Guest Articles

February 22

Simmi Sareen / Shravan Shankar

India Needs Over $900 Billion in Climate Finance by 2030: This Roadmap Can Mobilize Private Sector Investment

India is committed to tackling greenhouse gas (GHG) emissions under the Paris Agreement. But even if the country meets the commitments it made in 2015, the targets themselves are not ambitious enough.

India aims to reduce GHG emission intensity in relation to its gross domestic product (GDP) — but given its GDP growth, gross GHG emissions will go up even if this target is met. The country is also only focused on renewable electricity generation as key to its climate action, with little attention being paid to the electricity grid and storage, energy efficiency, and non-energy GHG emissions from agriculture and manufacturing processes. Another area missing from its climate action plan is adaptation — i.e., the investments in food security, safe water, healthcare and insurance, and infrastructure that are necessary for India’s people to thrive in a more hostile climate.

To be effective, India needs climate action that lowers GHG emissions beyond what has been committed and that does more to adapt to new weather phenomena. This will only be possible if a whole host of innovations are developed, become commercially viable, and are ultimately scaled for mainstream adoption.

This calls for an enabling environment for climate innovation and finance in India, something that cannot be done by the government alone. The country needs private investment to also play a leading role.

That is where the Climate Finance Initiative (CFI) comes in. CFI is looking to collaboratively build the private climate innovation and finance ecosystem needed in India. We focus on the climate investment goals India should have, identify areas where private investment and financing can make a significant impact, and aim to promote commercially viable innovations as they launch, grow and scale.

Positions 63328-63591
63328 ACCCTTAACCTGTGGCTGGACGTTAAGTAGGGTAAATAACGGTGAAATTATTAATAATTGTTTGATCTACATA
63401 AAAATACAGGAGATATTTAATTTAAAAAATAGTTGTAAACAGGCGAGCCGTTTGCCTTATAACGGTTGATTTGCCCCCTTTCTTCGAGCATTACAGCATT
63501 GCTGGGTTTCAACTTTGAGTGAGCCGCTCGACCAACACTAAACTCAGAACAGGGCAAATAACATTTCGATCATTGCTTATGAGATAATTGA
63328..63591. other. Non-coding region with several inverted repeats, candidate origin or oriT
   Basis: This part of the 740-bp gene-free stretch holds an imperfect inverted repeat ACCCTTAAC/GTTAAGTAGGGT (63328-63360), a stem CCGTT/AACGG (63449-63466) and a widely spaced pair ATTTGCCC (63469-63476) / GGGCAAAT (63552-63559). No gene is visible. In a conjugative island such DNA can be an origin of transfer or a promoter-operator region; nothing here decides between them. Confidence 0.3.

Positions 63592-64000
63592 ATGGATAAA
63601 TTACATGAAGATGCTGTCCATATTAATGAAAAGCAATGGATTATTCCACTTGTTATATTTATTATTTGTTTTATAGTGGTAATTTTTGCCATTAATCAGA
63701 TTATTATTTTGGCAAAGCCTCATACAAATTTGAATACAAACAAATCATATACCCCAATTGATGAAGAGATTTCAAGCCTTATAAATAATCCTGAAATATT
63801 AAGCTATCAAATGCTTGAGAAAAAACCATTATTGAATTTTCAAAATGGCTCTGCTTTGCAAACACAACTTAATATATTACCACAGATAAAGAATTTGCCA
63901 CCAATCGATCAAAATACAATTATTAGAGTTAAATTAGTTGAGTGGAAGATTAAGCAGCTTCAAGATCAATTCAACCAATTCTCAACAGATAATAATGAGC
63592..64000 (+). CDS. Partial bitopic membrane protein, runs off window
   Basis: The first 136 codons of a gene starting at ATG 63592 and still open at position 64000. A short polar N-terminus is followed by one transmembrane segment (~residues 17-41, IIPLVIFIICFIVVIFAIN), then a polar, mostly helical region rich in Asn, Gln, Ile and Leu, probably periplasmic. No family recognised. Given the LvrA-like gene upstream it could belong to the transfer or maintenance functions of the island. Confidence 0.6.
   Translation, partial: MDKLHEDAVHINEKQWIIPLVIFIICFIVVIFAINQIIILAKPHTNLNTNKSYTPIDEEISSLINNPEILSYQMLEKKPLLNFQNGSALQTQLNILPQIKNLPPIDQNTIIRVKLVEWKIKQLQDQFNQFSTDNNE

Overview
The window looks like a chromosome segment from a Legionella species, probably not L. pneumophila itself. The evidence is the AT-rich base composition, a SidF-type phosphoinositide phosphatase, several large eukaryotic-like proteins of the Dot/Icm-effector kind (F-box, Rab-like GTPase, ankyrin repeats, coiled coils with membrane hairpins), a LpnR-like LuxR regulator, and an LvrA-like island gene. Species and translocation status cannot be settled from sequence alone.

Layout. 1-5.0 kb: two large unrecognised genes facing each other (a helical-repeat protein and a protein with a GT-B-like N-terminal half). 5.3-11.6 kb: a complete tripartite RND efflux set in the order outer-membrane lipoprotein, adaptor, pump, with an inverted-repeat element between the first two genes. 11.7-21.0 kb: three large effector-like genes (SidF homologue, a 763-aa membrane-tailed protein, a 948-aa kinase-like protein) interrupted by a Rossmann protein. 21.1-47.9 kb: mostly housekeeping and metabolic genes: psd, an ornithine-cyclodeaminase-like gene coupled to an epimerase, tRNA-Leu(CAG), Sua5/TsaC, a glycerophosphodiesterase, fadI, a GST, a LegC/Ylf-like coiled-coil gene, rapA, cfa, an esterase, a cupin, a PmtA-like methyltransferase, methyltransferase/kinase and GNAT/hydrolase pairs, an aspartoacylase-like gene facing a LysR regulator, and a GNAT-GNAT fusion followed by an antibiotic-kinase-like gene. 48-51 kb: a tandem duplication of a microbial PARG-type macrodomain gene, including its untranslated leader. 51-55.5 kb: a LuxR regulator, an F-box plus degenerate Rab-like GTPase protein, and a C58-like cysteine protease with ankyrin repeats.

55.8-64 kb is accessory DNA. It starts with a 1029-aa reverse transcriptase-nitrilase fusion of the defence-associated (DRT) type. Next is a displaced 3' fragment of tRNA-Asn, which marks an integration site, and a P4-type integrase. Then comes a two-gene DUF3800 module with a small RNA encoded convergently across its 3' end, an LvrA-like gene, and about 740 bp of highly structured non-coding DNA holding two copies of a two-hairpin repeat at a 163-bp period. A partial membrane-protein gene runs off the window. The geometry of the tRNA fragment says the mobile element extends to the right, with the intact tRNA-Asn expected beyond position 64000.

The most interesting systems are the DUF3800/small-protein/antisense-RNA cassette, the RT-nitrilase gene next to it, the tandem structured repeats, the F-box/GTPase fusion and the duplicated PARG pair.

What India’s Climate Investment Goals Should Look Like

We believe that India’s climate action approach should be driven by three priorities:

Priority 1: Aim for 100% Renewable Energy, Efficiently Consumed

According to our estimates, India’s renewable energy target (under the Paris Agreement) of 450 GW by 2030 would cost up to INR 11 trillion (US $151 billion) to achieve. Attaining this goal would also require the storage and related infrastructure to manage and balance grids efficiently, along with the adoption of energy efficiency measures — this would increase the investment to around US $300 billion, at a minimum.

But the Paris goals would not mark the end of India’s shift to renewable energy: A post-2030 vision is likely to see countries like India advancing toward a 100% renewable energy grid over time. Achieving this goal will require India to build a platform for renewable energy generation and the necessary supporting infrastructure over the next 10 years.

The country will also need to focus on energy efficiency — an often-neglected element of this process. If it prioritizes efficiency, the energy requirements for India’s buildings, factories, equipment and other areas will be reduced without affecting growth outputs. If India can achieve 100% renewable energy by 2050, while also maximizing energy efficiency measures in power consumption, the country’s renewable energy system will face 59% less demand as compared to the business-as-usual scenario in 2050. That means creating a robust and clean energy system can be achieved with less investment.

Priority 2: Invest in Sustainable Agriculture and Food Security

Agriculture and food production have two critical implications from a climate action perspective: reducing GHG emissions associated with livestock rearing, rice cultivation and food processing; and creating a sustainable food supply and the accompanying infrastructure (including things like cold chains, logistics, etc.). We estimate that implementing these climate adaptation and mitigation measures in agriculture would require US $340 billion in investment by 2030.

Priority 3: Build Resilient Cities

Urbanization is on the rise in India, straining cities that already have poor infrastructure and increasing their need for greater resilience. By 2030, India will require at least US $270 billion of investment in climate adaptation in cities. Climate adaptation measures typically fall into the government’s purview, but there are three areas where private sector involvement and private financing could make a difference in densely populated urban areas: developing stronger supply chains and infrastructure for safe drinking water, essential sanitation and healthcare, and food.



Driving Private Finance Towards Climate Action

Addressing these priorities will require private investment of around US $100 billion a year, every year until 2030. And tackling these differentiated areas of climate action will require new financing structures.